Earth’s Mightiest Interviews Breaking Dawn Producer Wyck Godfrey

wyckgodfreyWyck Godfrey has been a producer on each of the Twilight movies. Wyck has been featured in a number of our videos and interviews over the years. he is always very forthcoming and generous in talking with fans and press.

Wyck just spoke with the Earth’s Mightiest website about Breaking Dawn and the choice of Bill Condon.

Check out his latest audio interview on Earth’s mightiest.

Wyck Godfrey Interviewed by Earth’s Mightiest


Twilight Saga producer, Wyck Godfrey, is interviewed by Earth’s mightiest covering the three directors and the future of the films. Click here for the audio interview.

Producer Wyck Godfrey: So Where Are We With Breaking Dawn?

Bella and Edward

This is an article that you are going to want to read. It covers timing, the Renesmee problem, and shooting location.  What is notable is that this is the first time a shooting location has been mentioned directly by someone from Summit. Several websites had information up claiming the production would be back in Portland. One site was so sure of this information that they actually had initially listed Lana Veenker as the casting agent and later put out a put a press release detailing Portland information.

“When it was released in August 2008, fan reaction was intense and divided with some “Twi-hards” expressing confusion and dismay over a plot that involved *SPOILER ALERT* a recently graduated  19-year-old Bella giving birth to a half-human/half-vamp daughter named Renesmee, who grows much faster than the average mortal child and who possesses a unique way of communicating with those around her, clearly inherited from Dad’s side of the family.

Wyck Godfrey, the producer of all the films in the “Twilight” saga, admits that the creative team still doesn’t know how they’ll handle the character in the “Breaking Dawn” movie, but said that the plan is absolutely for the production to go forward — as either one or two installments — with an eye toward beginning to shoot in Vancouver this fall. All three stars are signed for “Breaking Dawn,” he said, meaning that Stewart and Pattinson will be dealing with the joys and woes of interspecies parenting and newly minted heartthrob Taylor Lautner will return as often-shirtless shape-shifter Jacob Black.”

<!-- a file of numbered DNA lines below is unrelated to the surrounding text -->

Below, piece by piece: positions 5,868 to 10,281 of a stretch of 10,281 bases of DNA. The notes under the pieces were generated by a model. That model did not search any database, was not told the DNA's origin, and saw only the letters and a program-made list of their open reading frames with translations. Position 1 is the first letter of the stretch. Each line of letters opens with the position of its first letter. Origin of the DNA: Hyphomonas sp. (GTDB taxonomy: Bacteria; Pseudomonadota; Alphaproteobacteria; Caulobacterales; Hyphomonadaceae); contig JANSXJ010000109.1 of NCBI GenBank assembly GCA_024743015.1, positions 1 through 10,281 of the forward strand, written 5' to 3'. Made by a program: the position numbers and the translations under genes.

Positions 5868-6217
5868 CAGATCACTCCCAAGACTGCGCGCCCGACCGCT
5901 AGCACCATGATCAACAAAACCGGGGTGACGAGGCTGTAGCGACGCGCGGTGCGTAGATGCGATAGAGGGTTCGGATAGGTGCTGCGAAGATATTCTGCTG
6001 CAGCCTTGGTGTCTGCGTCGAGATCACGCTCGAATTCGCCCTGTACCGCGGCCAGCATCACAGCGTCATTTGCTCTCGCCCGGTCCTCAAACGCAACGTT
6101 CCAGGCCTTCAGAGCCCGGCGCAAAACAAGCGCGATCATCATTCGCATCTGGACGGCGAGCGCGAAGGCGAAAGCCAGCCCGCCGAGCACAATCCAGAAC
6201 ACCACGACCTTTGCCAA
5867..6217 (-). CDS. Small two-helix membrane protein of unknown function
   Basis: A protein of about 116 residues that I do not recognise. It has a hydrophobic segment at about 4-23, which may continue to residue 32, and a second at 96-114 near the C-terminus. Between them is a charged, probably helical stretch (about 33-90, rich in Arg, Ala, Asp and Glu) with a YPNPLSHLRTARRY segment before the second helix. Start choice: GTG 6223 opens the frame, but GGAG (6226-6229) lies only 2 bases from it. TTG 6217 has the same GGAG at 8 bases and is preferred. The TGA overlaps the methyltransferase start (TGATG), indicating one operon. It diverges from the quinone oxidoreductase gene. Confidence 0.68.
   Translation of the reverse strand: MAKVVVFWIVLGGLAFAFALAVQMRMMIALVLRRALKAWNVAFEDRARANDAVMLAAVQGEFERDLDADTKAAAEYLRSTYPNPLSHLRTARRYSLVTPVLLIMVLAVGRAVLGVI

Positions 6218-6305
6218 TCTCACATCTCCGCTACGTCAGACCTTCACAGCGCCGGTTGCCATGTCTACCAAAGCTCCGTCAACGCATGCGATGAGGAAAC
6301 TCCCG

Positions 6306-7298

Read the rest on the LA Times.

Wyck Godfrey on Breaking Dawn Timeline

According to variety they are all still negotiating, but assuming negotiations go well,  this is their desired time line.

Wyck Godfrey: Where Do Twilight Saga Movies Go From Here?

See More on Collider

Making Of: Wyck Godfrey Exclusive

Making Of ( the folks that did a fabulous interview with Melissa Rosenberg a few months back) wrote in to tell us:

“Wyck Godfrey Talks with About Producing “The Twilight Saga: New Moon” and the Decision Behind Three Directors. 10 days before the highly anticipated release of “The Twilight Saga: New Moon” Godfrey sat down with MakingOf to share the decision behind bringing different directorial styles to each film, his close collaboration with director Chris Weitz and the team’s focus on satisfying the film’s rabid fans.

Click here to learn more about Godfrey’s on-set experience and stay tuned all week for more “The Twilight Saga: New Moon” coverage – including an exclusive interview with screenwriter Melissa Rosenberg, behind-the-scenes content and more.”

IESB: Chris Wietz, Melissa Rosenberg, and Wyck Godfrey

IESB had a chance to talk to New Moon director, Chris Weitz, screen writer, Melissa Rosenberg, and producer Wyck Godfrey.

“Q: Was there ever any thought of trying to get your mother to make a cameo in any of your films, like possibly the grandmother in the first scene of New Moon?

Chris: How fun. I think it would have been difficult for me to say, “Mom, we’d like you to play a woman who is so old she horrifies Bella when she recognizes herself in the mirror.” But, I’m glad that people still remember my mom. For all who don’t know who she is, she was nominated as Best Supporting Actress for Imitation of Life. I think she’s put movies behind her for good, and now she just raises me and my brother.